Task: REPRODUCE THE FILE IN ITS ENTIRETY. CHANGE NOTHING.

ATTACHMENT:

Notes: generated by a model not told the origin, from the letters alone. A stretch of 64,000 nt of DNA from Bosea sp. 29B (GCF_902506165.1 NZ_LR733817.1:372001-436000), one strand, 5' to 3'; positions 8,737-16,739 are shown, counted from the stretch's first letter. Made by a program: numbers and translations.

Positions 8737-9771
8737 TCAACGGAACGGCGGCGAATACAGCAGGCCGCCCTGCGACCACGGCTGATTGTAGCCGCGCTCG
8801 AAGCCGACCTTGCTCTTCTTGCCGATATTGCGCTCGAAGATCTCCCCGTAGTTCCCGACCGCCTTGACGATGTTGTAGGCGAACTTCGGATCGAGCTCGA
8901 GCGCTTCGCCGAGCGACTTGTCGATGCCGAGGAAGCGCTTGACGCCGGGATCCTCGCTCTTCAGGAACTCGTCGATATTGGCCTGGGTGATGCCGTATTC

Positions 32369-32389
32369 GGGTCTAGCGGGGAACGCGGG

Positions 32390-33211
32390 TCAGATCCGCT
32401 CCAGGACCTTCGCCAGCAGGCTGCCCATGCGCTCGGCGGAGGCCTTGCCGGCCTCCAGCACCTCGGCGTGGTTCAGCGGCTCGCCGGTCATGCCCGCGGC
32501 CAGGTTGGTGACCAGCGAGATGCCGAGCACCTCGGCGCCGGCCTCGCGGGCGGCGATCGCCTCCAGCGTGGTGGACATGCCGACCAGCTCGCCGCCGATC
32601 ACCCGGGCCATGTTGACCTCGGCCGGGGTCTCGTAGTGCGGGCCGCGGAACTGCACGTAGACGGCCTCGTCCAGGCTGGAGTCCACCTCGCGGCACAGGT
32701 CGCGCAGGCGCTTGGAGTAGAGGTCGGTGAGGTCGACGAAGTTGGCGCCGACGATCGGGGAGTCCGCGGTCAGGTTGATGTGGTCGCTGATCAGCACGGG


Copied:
Notes: generated by a model not told the origin, from the letters alone. A stretch of 64,000 nt of DNA from Bosea sp. 29B (GCF_902506165.1 NZ_LR733817.1:372001-436000), one strand, 5' to 3'; positions 8,737-16,739 are shown, counted from the stretch's first letter. Made by a program: numbers and translations.

Positions 8737-9771
8737 TCAACGGAACGGCGGCGAATACAGCAGGCCGCCCTGCGACCACGGCTGATTGTAGCCGCGCTCG
8801 AAGCCGACCTTGCTCTTCTTGCCGATATTGCGCTCGAAGATCTCCCCGTAGTTCCCGACCGCCTTGACGATGTTGTAGGCGAACTTCGGATCGAGCTCGA
8901 GCGCTTCGCCGAGCGACTTGTCGATGCCGAGGAAGCGCTTGACGCCGGGATCCTCGCTCTTCAGGAACTCGTCGATATTGGCCTGGGTGATGCCGTATTC

Positions 32369-32389
32369 GGGTCTAGCGGGGAACGCGGG

Positions 32390-33211
32390 TCAGATCCGCT
32401 CCAGGACCTTCGCCAGCAGGCTGCCCATGCGCTCGGCGGAGGCCTTGCCGGCCTCCAGCACCTCGGCGTGGTTCAGCGGCTCGCCGGTCATGCCCGCGGC
32501 CAGGTTGGTGACCAGCGAGATGCCGAGCACCTCGGCGCCGGCCTCGCGGGCGGCGATCGCCTCCAGCGTGGTGGACATGCCGACCAGCTCGCCGCCGATC
32601 ACCCGGGCCATGTTGACCTCGGCCGGGGTCTCGTAGTGCGGGCCGCGGAACTGCACGTAGACGGCCTCGTCCAGGCTGGAGTCCACCTCGCGGCACAGGT
32701 CGCGCAGGCGCTTGGAGTAGAGGTCGGTGAGGTCGACGAAGTTGGCGCCGACGATCGGGGAGTCCGCGGTCAGGTTGATGTGGTCGCTGATCAGCACGGG